Tom Dula: Poor Boy Was Bound to Die
On October 21, 1866, Tom Dula was convicted of the murder of Laura Foster. It was at daybreak that the jury returned the verdict in the Iredell County Courthouse, where it had been moved from Wilkes County. The jury had not received their orders from the judge until about midnight the night before. They deliberated during the night. The defense moved for an arrest of judgment, which was overruled and the judge pronounced sentence: that Thomas Dula be hanged by the neck until dead on November 9, 1866. Former Governor Zebulon B. Vance represented Dula pro bono.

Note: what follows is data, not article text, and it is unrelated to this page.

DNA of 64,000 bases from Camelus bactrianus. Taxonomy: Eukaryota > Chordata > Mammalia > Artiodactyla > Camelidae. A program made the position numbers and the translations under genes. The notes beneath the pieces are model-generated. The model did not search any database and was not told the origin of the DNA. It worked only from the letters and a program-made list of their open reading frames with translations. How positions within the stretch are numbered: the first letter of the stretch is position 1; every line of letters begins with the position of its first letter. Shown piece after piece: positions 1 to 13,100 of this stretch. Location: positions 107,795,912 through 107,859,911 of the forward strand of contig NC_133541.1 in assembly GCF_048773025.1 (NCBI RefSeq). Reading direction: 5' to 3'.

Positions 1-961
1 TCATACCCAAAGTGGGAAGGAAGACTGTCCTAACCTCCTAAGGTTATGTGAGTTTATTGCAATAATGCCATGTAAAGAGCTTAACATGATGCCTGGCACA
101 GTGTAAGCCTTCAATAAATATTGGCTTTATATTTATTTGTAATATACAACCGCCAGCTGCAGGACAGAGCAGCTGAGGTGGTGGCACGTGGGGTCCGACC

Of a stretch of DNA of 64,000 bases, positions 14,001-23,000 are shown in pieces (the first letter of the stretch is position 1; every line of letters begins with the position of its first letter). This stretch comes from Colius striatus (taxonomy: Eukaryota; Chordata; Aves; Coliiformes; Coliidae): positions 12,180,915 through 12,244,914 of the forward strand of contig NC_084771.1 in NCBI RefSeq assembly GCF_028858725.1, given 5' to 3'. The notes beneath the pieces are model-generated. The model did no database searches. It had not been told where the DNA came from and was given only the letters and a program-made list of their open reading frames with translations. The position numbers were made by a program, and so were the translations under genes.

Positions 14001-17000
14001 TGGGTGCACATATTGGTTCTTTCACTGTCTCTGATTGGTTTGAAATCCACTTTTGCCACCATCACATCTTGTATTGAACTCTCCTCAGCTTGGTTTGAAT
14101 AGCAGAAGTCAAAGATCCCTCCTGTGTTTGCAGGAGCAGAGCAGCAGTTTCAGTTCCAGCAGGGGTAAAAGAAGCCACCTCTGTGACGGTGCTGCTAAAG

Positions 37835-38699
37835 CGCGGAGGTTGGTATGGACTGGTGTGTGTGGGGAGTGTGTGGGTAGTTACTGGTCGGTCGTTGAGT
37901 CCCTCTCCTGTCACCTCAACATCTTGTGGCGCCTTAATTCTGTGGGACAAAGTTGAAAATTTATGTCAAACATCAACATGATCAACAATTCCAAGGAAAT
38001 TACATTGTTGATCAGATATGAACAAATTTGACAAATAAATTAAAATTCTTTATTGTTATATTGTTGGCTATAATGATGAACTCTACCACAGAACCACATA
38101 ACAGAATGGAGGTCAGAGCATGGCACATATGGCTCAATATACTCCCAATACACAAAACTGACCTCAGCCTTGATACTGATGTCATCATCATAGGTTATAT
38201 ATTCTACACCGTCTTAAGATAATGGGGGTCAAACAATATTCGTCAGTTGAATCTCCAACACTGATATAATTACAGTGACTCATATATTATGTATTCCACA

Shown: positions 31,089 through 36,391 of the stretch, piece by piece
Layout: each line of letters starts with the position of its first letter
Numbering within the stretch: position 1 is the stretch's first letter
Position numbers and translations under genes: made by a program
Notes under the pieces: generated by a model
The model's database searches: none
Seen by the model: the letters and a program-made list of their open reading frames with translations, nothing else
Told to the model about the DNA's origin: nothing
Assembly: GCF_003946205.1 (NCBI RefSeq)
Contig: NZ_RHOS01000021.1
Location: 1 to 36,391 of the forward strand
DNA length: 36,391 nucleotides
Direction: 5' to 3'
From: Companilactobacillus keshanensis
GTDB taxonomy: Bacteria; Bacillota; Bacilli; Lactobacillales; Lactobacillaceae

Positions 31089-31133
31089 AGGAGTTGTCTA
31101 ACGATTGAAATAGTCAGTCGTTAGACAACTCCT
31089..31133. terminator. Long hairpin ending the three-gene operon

Speculation abounded as to Vance’s reasons for taking the case, one of the few he ever lost before a jury. Regardless of his motives, he gave a spirited defense and succeeded in twice taking the case to the North Carolina Supreme Court. The crowds of spectators and reporters that appeared in the courtroom were as likely there to see the charismatic Vance as they were to hear the sensational testimony. Ultimately, however, the High Court upheld the conviction and Dula was hanged for the crime in May 1868.
Other related resources:
- The Ballad of Tom Dooley from NCpedia
- Wilkes County Criminal Action Papers: Tom Dula Case, a digitized version of many of the official court papers from Tom Dula trial, made available by the State Archives and State Library
- Highway marker about Tom Dula in Wilkes County
- Educational resources related to Dula from the State Archives
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